According to information obtained by the Manila Bulletin, there were 218 cases brought forth under the Anti-Violence Act in 2004, while in the first three-quarters of 2005, 766 cases were reported (13 Nov. 2005). The PNP stated that, since the new law came into effect, 157 alleged perpetrators had been arrested under the provisions of the Act, but 487 remained at large (Manila Bulletin 13 Nov. 2005). A representative of the National Commission on the Role of Filipino Women explained that in 2004 the National Statistics Office and the National Statistics Coordination Board were in the process of developing "a streamlined system of documentation and reporting of domestic violence cases" to be functional by 2005 or 2006 (BusinessWorld 19 Mar. 2004). Information on whether this system had been set up could not be found among the sources consulted by the Research Directorate.

For information on the penalties given to persons convicted of acts of domestic violence, please see the Anti-Violence against Women and Their Children Act 2004, attached to this Response.

Laws which prohibit spousal rape were not effectively enforced, according to Country Reports on Human Rights Practices for 2005 (US 8 Mar. 2006, Sec. 5). However, some non-governmental organizations (NGOs) were concerned that the ability of courts to hand down death sentences for rape convictions discouraged some victims from pressing charges against their intimate partners (Country Reports 2005 8 Mar. 2006, Sec. 5).

An 18 June 2006 Manila Times article stated that corruption inside the country's justice system was "an enormous obstacle" to the prosecution of domestic violence cases. In its 2004 report to CEDAW, the government explained that a number of steps were being taken to improve the administration of justice on family matters (Philippines June 2004, para. 212). These steps included The Action Program for Judicial Reform 2001-2006, commonly referred to as "Davide Watch," to promote the fair, impartial and swift delivery of justice in family-related matters such as domestic violence (ibid.). In addition, the Committee for a Gender-Responsive Judiciary was created by the Chief Justice of the Supreme Court in 2003, with the goal of helping judges address gender issues more effectively (ibid., para. 213). The report highlighted one of the early achievements of this initiative: the recognition of "battered wife syndrome" as a mitigating factor in sentencing women who retaliate against their aggressors (ibid.). Gender-awareness seminars for the judiciary took place between 1999 and 2001, according to the 2004 report to CEDAW (ibid., para. 220).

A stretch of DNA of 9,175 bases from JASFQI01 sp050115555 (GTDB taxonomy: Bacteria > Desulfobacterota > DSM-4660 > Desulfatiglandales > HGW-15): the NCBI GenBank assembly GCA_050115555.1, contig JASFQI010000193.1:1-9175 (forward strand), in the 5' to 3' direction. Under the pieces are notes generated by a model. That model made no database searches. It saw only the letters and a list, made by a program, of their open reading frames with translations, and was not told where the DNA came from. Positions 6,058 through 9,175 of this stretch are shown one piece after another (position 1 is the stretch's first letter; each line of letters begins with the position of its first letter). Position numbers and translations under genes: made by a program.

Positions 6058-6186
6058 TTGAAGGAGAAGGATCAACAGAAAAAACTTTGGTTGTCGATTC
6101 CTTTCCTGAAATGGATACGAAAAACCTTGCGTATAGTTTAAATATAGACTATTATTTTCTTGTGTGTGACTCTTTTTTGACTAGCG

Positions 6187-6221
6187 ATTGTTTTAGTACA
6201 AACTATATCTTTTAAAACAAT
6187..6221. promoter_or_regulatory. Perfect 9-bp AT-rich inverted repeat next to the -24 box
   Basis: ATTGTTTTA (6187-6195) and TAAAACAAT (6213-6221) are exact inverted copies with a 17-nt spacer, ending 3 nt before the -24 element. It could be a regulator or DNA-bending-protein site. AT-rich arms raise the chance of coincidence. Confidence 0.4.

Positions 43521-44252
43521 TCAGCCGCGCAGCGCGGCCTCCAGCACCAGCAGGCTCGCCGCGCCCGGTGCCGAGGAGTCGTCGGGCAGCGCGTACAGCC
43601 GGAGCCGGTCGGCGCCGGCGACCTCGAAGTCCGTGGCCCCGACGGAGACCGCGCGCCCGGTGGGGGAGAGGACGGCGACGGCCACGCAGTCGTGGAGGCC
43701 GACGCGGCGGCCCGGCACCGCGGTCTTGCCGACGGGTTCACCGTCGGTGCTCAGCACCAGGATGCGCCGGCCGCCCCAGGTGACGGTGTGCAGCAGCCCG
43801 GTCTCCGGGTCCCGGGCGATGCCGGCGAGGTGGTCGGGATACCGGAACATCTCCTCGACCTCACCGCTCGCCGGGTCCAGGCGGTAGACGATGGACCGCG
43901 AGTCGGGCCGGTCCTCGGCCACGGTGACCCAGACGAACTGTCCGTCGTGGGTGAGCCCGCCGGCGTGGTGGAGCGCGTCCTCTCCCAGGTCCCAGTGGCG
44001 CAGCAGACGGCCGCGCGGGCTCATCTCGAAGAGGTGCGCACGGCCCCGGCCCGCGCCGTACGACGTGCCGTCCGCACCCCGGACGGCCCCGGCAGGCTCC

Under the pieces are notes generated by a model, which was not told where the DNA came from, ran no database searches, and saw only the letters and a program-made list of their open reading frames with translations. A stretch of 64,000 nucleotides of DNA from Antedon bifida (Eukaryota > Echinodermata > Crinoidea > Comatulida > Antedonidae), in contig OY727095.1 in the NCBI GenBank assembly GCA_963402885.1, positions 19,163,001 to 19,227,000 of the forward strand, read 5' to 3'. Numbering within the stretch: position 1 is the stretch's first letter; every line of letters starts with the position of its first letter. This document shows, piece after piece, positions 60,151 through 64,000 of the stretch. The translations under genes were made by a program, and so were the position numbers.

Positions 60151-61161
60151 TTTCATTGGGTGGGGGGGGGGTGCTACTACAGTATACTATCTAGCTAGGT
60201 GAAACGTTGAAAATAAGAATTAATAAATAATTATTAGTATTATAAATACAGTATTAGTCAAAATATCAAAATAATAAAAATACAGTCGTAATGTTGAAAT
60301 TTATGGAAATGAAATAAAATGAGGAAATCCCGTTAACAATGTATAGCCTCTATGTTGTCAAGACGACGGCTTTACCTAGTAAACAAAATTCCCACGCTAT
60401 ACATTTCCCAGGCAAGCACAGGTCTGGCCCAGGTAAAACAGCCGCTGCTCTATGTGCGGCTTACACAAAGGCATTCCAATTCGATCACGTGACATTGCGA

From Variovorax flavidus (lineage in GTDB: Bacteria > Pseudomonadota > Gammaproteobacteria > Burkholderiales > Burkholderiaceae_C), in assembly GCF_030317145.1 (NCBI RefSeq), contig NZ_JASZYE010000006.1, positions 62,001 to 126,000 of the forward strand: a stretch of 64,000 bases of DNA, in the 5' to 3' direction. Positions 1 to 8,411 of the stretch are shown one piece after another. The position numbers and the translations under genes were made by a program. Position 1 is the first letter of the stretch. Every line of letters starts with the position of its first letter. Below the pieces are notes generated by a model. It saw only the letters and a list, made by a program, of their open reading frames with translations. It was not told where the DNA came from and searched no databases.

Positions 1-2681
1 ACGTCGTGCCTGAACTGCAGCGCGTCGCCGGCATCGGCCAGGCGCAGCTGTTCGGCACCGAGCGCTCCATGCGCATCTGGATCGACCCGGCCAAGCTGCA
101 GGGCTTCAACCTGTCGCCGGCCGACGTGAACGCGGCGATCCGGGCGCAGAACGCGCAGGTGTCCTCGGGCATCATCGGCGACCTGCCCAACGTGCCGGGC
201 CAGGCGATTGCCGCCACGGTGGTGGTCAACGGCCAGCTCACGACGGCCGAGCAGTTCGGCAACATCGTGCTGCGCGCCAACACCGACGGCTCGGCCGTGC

In 2004, the Secretary of Social Welfare announced that her department would be travelling to various parts of the Philippines to educate women about the provisions of the new Anti-Violence Act (Philippine Daily Inquirer 13 Nov. 2004). The department also stated that local governments and other government agencies would have to allocate funds from their existing budgets to implement the Act as no special funds would be provided for implementation (Manila Bulletin 13 Nov. 2005). In 2004, the government reported that the Department of Social Welfare and Development put in place a rehabilitation project for abused women, including victims of domestic violence (Philippines June 2004, para. 214). Thirteen homes, referred to as "The Haven," were set up across the country to provide temporary care and assistance to women, including referrals to legal services and skills training (ibid.). The Department also operated crisis intervention units in all regions of the country that offered services such as a 24-hour telephone hotline and referrals for various types of assistance (ibid., para. 215). In all 44 hospitals run by the Department of Health, women and children protection units were set up to deliver rapid and comprehensive care to victims of abuse (ibid., para. 216).